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June/July 2006
Behind the Scenes
The Satya Interview with Joe Richman

Finding extraordinary stories in ordinary places, Radio Diaries is a not-for-profit organization that helps people record their lives for public radio: teenagers, prison inmates, seniors and others whose stories are rarely told. With a tape recorder provided, diarists conduct interviews, maintain an audio journal, and capture the essence of daily life. Radio Diaries offers a bit of history, a bit of life—evocative, extraordinary and everlasting. The documentaries are aired on National Public Radio’s All Things Considered.

Radio Diaries producer Joe Richman is an award-winning independent radio producer and reporter for public radio. In addition to his work with Radio Diaries and NPR, Joe teaches at Columbia University’s Graduate School of Journalism, helping to train future generations of radio documentarians. Kymberlie Adams Matthews had a chance to speak with Joe Richman about his experiences in documenting inspiring voices.

Tell us about Radio Diaries and how you became involved.

I started doing the Radio Diaries series—Teenage Diaries was the first project—in 1996. And Radio Diaries became a non-profit organization in 1999. The goal is to help people document their own lives for public radio—to add an intimate and human perspective on the issues we hear about in the news every day.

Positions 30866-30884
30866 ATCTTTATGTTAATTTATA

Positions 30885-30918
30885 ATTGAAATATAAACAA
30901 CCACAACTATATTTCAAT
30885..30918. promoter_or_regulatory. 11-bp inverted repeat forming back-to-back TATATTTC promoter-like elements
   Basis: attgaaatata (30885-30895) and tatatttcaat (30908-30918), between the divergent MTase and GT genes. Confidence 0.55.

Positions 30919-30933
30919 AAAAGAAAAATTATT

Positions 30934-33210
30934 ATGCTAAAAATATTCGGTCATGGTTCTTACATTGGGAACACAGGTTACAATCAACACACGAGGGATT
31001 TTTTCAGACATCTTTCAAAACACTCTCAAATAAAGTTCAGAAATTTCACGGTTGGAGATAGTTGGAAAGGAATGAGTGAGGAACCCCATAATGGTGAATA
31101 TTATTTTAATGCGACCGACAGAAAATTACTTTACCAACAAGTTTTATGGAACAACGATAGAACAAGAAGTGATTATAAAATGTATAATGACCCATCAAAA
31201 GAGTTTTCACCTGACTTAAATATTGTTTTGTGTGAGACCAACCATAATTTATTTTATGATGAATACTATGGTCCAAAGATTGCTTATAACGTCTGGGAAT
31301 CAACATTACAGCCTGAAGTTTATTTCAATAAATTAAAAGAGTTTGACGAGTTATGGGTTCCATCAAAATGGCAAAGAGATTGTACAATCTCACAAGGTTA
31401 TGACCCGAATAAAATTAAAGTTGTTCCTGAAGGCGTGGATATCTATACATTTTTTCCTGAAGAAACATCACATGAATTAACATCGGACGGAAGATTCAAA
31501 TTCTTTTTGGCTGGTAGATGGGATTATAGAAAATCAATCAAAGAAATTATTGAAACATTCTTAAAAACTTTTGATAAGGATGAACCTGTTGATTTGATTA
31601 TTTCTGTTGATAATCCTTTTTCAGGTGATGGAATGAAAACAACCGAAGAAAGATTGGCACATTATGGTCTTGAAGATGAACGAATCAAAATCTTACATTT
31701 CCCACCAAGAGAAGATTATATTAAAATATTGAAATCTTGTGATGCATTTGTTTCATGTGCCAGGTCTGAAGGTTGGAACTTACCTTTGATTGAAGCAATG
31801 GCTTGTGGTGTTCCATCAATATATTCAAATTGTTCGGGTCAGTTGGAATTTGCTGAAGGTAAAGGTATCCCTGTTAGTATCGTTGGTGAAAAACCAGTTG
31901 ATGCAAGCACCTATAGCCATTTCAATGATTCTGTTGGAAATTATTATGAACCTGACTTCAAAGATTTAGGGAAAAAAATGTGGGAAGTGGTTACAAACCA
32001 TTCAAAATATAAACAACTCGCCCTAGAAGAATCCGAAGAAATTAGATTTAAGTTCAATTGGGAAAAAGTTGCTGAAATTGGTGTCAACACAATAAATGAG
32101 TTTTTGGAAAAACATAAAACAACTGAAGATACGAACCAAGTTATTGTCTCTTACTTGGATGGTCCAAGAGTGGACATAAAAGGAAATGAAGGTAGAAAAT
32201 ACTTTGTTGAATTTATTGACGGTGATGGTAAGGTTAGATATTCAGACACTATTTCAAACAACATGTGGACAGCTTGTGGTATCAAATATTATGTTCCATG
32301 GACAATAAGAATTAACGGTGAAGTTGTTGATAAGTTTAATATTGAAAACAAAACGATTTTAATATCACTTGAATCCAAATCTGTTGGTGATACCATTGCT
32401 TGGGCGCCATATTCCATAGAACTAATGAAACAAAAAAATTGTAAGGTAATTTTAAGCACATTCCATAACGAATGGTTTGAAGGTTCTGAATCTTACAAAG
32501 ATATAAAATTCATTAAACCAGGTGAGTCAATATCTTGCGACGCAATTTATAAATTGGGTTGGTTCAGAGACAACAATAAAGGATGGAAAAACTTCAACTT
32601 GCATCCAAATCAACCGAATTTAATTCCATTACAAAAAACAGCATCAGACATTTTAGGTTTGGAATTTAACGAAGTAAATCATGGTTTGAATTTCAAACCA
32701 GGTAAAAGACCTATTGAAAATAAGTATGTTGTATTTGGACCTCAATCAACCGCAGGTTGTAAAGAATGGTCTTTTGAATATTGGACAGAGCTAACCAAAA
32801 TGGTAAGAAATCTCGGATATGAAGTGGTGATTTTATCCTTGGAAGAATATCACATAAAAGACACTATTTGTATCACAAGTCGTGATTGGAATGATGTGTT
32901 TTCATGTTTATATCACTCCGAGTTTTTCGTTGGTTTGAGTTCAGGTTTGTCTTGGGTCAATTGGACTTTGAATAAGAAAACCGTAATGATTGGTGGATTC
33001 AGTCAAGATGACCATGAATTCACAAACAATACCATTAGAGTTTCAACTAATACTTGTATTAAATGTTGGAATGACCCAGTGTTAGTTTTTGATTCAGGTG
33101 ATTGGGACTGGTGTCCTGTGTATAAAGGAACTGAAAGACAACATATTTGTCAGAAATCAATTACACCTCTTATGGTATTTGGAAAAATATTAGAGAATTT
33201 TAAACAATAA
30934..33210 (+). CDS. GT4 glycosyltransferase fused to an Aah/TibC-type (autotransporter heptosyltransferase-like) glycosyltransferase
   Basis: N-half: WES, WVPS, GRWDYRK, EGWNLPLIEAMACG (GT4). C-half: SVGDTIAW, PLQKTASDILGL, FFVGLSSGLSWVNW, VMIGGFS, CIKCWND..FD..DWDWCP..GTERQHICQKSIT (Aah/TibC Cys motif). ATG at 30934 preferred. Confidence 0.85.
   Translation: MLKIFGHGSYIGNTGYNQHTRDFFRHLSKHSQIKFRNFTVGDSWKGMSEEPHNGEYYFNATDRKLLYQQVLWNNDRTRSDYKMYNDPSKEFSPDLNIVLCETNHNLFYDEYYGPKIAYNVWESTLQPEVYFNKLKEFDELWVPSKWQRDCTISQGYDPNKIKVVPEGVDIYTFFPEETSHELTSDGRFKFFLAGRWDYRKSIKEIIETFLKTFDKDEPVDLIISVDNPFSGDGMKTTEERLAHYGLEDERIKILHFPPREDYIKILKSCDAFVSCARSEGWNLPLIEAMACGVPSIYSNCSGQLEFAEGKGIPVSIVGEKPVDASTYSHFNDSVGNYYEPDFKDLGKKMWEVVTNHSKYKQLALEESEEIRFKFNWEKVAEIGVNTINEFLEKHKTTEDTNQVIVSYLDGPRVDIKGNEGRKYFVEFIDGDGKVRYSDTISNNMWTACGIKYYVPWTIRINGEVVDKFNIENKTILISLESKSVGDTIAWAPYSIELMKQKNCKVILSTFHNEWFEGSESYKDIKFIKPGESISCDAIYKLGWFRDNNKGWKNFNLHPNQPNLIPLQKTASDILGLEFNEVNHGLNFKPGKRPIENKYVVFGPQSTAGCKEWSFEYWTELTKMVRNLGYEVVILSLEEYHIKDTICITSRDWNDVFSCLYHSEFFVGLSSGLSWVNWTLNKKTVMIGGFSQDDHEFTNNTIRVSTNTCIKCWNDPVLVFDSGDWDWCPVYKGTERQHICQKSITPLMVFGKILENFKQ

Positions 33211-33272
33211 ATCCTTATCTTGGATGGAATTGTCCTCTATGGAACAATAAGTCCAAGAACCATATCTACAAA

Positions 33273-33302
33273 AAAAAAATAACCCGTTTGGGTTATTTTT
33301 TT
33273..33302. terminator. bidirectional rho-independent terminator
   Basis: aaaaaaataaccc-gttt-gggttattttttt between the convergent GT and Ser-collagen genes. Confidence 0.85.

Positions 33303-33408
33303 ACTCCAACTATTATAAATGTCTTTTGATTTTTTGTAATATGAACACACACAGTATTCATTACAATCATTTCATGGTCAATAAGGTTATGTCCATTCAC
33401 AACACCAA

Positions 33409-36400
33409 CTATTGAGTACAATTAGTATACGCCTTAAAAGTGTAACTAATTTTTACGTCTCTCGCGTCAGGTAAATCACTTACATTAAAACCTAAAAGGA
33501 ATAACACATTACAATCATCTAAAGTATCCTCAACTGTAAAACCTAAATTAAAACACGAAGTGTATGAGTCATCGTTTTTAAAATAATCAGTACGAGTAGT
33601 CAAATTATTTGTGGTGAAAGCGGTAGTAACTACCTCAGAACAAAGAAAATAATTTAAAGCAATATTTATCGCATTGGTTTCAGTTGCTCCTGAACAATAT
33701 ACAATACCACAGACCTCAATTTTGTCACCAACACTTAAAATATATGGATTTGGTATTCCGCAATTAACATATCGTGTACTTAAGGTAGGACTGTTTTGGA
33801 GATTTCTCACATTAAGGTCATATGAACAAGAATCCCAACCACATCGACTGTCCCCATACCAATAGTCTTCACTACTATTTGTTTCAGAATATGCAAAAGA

You give people whose voices are rarely heard a chance to document their own lives for public radio. Do you consider your work a form of activism?
I don’t consider this activism in the political sense. But in some ways it’s like emotional activism. People feel differently about a subject like AIDS when they know someone who is affected. When a listener hears an audio diary from a young girl with AIDS, and she’s speaking directly and intimately through the radio speaker, by the end of the story I think the listener feels that they know and care about someone with AIDS. That’s an important first step.

How did you pick the subject of a teenager like Thembi Ngubane, who is facing a life with AIDS in South Africa?
This form of documentary—giving people a tape recorder to tell their own story—works particularly well with issues that are large, faceless and incomprehensible. The goal is to bring it down to a human scale. I don’t actually think that AIDS is a faceless issue, but I do think it’s a voiceless issue. And it’s important to have someone who is caught up in this huge epidemic speak for themselves.

As for my own interest in the subject, at first I was resistant to the idea of spending more than a year of my life working on this topic. Honestly, I just thought it would be too depressing. But when I met Thembi, I quickly realized that this was not going to be a documentary about AIDS, it was going to be a documentary about her. She just has this intimate way of talking. One of the first things she told me was that she begins every day with her HIV prayer. She looks in the mirror and actually talks to her HIV virus. After I left her that day, I just kept thinking about that, and it helped me realize that this is someone who had poetry about the way she approached her disease. She was my access point to the larger issue of AIDS. And judging by the many hundreds of emails and letters we’ve been getting from listeners, I think she has been the access point for many people.

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